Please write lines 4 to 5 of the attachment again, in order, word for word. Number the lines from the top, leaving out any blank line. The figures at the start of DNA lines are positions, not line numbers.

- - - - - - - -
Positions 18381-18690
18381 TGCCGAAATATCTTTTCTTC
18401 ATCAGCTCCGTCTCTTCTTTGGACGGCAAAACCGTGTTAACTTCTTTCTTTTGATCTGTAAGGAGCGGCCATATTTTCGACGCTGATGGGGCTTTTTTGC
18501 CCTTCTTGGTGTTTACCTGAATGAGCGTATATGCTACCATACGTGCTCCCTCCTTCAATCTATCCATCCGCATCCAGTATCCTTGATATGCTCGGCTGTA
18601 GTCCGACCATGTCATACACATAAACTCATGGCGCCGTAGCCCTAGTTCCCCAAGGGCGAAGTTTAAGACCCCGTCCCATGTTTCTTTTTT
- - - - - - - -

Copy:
18501 CCTTCTTGGTGTTTACCTGAATGAGCGTATATGCTACCATACGTGCTCCCTCCTTCAATCTATCCATCCGCATCCAGTATCCTTGATATGCTCGGCTGTA
18601 GTCCGACCATGTCATACACATAAACTCATGGCGCCGTAGCCCTAGTTCCCCAAGGGCGAAGTTTAAGACCCCGTCCCATGTTTCTTTTTT